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Pavel Popovich

Pavel Romanovich Popovich (October 5, 1930 – September 29, 2009) was a Soviet cosmonaut.

He was the 4th Cosmonaut in space, the 6th person in orbit, and the 8th person in space.


He was born in Uzyn, Kiev Oblast of Soviet Union (now Ukraine) to Roman Porfirievich Popovich (a fireman in a sugar factory) and Theodosia Kasyanovna Semyonov. He had two sisters (one older, one younger) and two brothers (both younger).

During World War II, the Germans occupied Uzyn, and burned documents including Popovich's birth certificate. After the war, these were restored through witness testimony, and although his mother knew that he was born in 1929, two witnesses insisted that Popovich was born in 1930, and so this became his official year of birth.

From 1941 to 1945, he lived in the occupied territory. After its liberation from the Fascist troops, he continued his school studies.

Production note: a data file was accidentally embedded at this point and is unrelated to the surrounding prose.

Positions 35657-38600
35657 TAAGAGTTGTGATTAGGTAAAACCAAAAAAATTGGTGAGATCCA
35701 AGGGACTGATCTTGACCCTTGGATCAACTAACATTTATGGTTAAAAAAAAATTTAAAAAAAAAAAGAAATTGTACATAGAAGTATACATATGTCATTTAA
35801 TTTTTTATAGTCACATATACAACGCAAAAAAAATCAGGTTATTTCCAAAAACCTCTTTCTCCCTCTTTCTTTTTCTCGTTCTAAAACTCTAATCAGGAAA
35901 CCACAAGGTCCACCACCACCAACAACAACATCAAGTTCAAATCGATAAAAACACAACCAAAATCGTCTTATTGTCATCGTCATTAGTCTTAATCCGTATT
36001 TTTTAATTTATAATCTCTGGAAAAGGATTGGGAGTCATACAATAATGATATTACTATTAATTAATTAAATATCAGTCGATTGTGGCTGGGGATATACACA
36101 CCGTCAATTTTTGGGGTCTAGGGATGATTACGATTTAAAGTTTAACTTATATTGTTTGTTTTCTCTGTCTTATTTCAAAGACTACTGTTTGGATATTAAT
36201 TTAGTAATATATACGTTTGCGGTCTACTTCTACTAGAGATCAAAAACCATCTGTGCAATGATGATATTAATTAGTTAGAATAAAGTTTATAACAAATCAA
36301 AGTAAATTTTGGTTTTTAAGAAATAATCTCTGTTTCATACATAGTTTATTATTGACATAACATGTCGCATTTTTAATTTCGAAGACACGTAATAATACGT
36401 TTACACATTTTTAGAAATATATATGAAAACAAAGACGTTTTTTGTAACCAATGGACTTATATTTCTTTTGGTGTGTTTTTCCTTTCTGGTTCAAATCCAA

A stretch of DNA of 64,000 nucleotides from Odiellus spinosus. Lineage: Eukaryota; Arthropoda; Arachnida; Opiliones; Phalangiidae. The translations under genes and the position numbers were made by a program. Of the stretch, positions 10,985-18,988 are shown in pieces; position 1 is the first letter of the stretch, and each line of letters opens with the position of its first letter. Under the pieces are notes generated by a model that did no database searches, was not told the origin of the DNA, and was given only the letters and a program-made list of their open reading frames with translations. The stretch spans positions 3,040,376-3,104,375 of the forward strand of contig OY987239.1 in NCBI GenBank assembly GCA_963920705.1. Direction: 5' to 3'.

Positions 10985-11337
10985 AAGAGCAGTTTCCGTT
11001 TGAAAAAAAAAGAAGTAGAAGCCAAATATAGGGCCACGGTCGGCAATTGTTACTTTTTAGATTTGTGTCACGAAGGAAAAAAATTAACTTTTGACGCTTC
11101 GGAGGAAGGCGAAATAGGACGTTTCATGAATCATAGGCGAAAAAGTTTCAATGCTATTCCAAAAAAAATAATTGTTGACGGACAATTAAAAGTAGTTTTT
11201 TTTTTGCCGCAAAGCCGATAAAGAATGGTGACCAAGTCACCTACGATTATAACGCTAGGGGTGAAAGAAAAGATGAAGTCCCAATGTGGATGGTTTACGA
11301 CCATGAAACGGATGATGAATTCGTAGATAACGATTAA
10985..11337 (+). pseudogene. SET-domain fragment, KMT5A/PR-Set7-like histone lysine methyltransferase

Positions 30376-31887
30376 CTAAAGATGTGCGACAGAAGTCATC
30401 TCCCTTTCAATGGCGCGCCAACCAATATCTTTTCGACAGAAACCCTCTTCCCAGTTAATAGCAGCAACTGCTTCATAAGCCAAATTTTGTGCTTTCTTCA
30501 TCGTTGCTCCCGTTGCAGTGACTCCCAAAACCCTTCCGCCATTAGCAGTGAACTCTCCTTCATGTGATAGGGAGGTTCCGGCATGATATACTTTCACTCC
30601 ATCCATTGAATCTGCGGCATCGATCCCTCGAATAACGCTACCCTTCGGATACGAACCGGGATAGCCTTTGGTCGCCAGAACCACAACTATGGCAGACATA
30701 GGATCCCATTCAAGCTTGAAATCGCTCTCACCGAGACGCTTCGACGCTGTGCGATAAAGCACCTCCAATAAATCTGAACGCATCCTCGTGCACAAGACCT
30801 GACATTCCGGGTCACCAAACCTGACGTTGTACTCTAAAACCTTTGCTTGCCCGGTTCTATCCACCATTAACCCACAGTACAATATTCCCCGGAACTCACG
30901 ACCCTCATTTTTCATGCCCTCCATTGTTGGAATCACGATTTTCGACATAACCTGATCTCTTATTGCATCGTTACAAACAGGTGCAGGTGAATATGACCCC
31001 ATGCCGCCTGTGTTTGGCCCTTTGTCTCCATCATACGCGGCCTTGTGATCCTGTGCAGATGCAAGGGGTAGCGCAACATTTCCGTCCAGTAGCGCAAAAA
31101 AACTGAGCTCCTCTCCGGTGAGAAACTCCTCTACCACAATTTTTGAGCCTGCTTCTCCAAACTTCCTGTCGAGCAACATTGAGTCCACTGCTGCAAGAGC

In 1947, he left vocational school in Bila Tserkva with qualifications as a carpenter. In 1951, Popovich graduated as a construction engineer from a technical school in Magnitogorsk, as well as receiving a pilot's degree.

In 1954, he joined the Young Communist League.

He was married to Marina Popovich, a retired Soviet Air Force colonel, engineer, and legendary Soviet test pilot who has been outspoken about UFO reality. They had two daughters. They later divorced, and Popovich married Alevtina Oshegova.

Popovich was also a keen weight lifter: